Each virion (virus particle) is made up of:
·         a core: made up of 1 or 2 DNA or RNA molecules
·         a capsid: a protein coat which enloses the core, it protects the genetic material (DNA) and helps it transfer from host to host ie: spread
·         an envelope: only some viruses have this additional layer which surrounds the capsid



Viruses can only reproduce when inside a living cell and this will also cause damage to the cell.  The virus attaches to a 'receptor ' on the cell surface, different viruses can only attach to certain cells eg: flu virus attaches to the cells lining the lungs and airways.  The virus then 'injects' its RNA or DNA into the cell where it uses the enzymes to make new virus particles (replicate).  The number of virus particles will eventually kill the cell and they will then be free to move around the body infecting other cells.  


As the virus infects and kills more cells, symptoms will begin to appear and this will continue until the immune system is able to fight the virus and overcome it. Some viruses will spread from horse to horse via biting flies or other biting insects.  Other viruses are spread through droplets from coughing or sneezing!  More seriously some viruses are airborne!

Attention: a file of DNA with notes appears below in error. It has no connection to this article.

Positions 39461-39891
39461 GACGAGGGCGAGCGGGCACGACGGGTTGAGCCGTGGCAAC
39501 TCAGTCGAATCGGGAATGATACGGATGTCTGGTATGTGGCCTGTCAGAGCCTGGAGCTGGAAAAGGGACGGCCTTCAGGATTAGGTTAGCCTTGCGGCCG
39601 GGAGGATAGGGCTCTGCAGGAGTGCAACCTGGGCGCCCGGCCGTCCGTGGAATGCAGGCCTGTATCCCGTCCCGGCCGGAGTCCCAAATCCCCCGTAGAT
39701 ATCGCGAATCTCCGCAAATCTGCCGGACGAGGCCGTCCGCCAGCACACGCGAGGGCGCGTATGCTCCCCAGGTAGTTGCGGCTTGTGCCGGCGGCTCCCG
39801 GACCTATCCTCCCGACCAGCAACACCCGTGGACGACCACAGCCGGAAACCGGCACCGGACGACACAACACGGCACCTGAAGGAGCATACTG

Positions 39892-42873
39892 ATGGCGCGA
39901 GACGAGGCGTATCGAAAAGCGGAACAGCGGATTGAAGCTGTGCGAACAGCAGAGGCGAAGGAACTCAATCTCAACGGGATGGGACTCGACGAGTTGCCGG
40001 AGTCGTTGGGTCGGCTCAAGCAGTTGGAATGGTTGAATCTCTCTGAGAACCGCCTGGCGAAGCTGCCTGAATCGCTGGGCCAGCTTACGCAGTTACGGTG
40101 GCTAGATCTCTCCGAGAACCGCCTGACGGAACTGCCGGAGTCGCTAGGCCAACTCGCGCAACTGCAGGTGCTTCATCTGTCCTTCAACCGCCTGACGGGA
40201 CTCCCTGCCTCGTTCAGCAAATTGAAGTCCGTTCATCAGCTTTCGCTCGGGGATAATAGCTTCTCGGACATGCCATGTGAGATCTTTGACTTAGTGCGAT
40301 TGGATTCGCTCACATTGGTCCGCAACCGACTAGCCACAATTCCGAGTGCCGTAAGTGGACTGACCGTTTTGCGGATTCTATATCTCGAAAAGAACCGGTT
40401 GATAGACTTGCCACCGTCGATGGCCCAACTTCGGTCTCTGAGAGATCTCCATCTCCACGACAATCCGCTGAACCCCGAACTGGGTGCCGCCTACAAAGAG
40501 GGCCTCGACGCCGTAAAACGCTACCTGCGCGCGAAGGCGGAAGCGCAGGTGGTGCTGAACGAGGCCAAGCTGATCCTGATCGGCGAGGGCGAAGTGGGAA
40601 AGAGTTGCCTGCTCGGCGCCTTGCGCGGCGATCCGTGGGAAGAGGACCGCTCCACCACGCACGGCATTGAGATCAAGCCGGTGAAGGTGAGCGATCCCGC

Many viruses can be dealt with by the immune system.  Vaccinations (before the horse contracts the virus) can help the immune system recognises the virus more quickly and so overcome it more quickly but antibiotics DON'T work on viruses.

Some viruses will lie dormant within the body and this can also help the horse develop immunity.  Viruses are usually 'host specific' so we can't catch horse flu, however, Rabies is an important exception and can transfer from species to species.

UK Equine Viruses include:
·         Equine Influenza
·         Equine Herpes Virus
·         Equine Infectious Anaemia

Did you see Wednesday's video ' Top Tips for Handling Horses'  on my You Tube channel?   
Horse Life and Love.  Please check it out and SUBSCRIBE.

You can also follow me on Facebook, Instagram and Twitter for updates on Chesney, Basil, Tommy and Daisy.

Until next time!
Jo

Thursday, 30 November 2017

Grass ... mmmmmmmmm ...








  




Have you seen yesterday's video 'Top Tips for handling horses'  on my You Tube channel?   
Horse Life and Love.  Please check it out and SUBSCRIBE.

You can also follow me on Facebook, Instagram and Twitter for updates on Chesney, Basil, Tommy and Daisy.

Until next time!
Jo